In order to reduce the risk of ascertainment bias, one sibling per family was randomly selected. Ethical approval was obtained for the study. This precluded radiological examination of symptom-free joints. The mean age of the siblings was 65.2 years (40 to 86), 52 were female and 60 were male. As in some previous studies,5,6 spouses of siblings were used as controls. Of the 90 controls 42 were female and 48 male. The mean age was 66.5 years (40 to 84). Significant symptoms were defined as an Oxford knee score8 of ≥ 29 where a score of 0 indicated the most severe symptoms and a score of 48 had no symptoms whatsoever. Any siblings or spouses with such a score were asked to attend for anteroposteror (AP), lateral, standard skyline,9 and Rosenberg10 knee radiographs. For those patients who had previously undergone knee surgery their most recent pre-operative radiographs and radiology reports were obtained from their local hospital. Rosenberg10 views were not available for these patients. All radiographs were reviewed independently by two orthopaedic knee surgeons (SMMD and AJP) and graded according to the Kellgren and Lawrence classification.11 The Kappa value for interobserver agreement for assessment of radiographs using this classification was 0.64. Siblings or spouses who had a Kellgren and Lawrence grade greater than II were considered to have OA. The pattern of disease was also defined (anteromedial, lateral, patellofemoral or tricompartmental).
Fisher exact tests as implemented in the software package STATA (StataCorp LP, College Station, Texas) version 7.0 were used to analyse the data in the contingency table. Statistical significance was defined as a p-value < 0.05. Risk estimates based on the presence of anteromedial OA in siblings and spouses were obtained using the following equation:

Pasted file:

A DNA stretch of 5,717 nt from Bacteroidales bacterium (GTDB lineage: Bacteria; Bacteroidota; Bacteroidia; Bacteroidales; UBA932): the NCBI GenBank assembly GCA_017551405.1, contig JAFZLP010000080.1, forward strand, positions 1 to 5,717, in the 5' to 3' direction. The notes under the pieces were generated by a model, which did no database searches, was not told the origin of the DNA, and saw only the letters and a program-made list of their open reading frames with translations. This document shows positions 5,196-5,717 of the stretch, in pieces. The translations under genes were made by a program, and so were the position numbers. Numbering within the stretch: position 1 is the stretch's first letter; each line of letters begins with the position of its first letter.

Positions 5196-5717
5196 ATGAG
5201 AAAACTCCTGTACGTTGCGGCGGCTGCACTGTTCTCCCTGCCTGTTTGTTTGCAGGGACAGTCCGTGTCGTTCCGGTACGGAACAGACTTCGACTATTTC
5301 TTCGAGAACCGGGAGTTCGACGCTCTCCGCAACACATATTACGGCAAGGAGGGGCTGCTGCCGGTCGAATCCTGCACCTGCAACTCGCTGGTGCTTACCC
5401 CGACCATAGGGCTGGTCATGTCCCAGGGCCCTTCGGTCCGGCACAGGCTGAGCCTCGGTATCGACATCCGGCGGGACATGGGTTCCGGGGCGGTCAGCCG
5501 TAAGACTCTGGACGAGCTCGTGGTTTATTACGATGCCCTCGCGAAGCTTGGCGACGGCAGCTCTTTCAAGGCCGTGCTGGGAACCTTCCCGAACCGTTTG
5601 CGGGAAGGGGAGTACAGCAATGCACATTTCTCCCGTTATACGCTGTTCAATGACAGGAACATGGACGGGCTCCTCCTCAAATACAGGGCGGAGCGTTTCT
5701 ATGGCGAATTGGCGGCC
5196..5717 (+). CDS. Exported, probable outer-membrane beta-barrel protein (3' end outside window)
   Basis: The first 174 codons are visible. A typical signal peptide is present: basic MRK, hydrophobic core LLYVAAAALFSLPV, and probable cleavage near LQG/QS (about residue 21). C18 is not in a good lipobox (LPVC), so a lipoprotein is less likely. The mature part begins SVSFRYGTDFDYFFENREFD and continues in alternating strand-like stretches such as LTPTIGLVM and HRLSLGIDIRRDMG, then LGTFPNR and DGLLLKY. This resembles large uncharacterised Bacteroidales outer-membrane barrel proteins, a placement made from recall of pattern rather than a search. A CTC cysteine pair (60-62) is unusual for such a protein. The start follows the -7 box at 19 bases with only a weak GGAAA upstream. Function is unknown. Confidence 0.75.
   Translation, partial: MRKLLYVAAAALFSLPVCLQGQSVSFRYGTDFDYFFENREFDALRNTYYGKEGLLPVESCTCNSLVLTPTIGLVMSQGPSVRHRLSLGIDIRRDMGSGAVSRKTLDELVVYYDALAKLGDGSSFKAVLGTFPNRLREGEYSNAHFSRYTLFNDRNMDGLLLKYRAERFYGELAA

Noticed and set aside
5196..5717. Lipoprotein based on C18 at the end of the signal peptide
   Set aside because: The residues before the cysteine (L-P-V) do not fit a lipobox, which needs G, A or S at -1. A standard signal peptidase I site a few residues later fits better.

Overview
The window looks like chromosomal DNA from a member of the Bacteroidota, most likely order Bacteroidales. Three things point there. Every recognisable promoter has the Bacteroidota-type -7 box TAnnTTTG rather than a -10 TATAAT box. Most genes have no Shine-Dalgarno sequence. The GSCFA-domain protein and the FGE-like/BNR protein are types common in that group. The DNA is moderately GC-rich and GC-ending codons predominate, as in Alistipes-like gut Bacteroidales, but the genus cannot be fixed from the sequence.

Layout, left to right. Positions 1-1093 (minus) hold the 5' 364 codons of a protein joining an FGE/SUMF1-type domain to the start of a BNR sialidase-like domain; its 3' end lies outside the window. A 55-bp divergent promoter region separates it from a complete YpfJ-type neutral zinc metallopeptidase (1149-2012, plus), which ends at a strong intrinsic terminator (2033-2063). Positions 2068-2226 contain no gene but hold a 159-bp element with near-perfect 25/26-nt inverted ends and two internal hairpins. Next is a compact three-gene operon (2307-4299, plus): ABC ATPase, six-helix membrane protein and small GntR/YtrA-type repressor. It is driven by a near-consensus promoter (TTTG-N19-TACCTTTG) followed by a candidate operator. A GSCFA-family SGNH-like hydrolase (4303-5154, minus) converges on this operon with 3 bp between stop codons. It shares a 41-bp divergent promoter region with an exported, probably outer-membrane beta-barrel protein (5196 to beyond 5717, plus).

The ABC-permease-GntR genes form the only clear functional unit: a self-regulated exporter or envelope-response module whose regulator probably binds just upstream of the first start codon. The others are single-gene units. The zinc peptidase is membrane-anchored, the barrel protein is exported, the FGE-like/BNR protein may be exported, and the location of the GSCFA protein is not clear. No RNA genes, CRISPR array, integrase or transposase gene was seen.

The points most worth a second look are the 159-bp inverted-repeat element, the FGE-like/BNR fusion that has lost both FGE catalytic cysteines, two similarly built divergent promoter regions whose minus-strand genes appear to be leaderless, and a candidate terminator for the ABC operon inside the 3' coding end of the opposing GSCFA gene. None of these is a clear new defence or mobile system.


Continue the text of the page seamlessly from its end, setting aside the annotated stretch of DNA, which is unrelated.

where λs is the relative risk to siblings.
The result is given as a ratio with 95% confidence intervals (CI). This represents the increased risk that genetically-linked siblings of patients with anteromedial OA have when compared with non-genetically-linked controls.
The sibling and control groups were seen to have similar age and gender distributions. The proportion of males did not differ significantly between siblings and controls (chi-squared test, p = 0.3413) and the mean ages were not significantly different. Of the 112 siblings and 90 controls, 20 (17.8%) and 4 (4.4%) respectively either had symptoms, or had previously undergone knee replacement (recurrence risk in siblings = 4.41, 95% CI 1.57 to 12.42, Fisher’s exact test, p = 0.0018).
In the symptomatic sibling group, three had previously had total knee replacements (TKRs), three had previously had UKRs and 14 had had no previous knee surgery.
Radiographs (including pre-operative radiographs) of symptomatic siblings as defined by the Oxford knee score revealed that 16 had a medial pattern of disease, three had tricompartmental disease and one had radiological changes less than Kellgren and Lawrence grade II.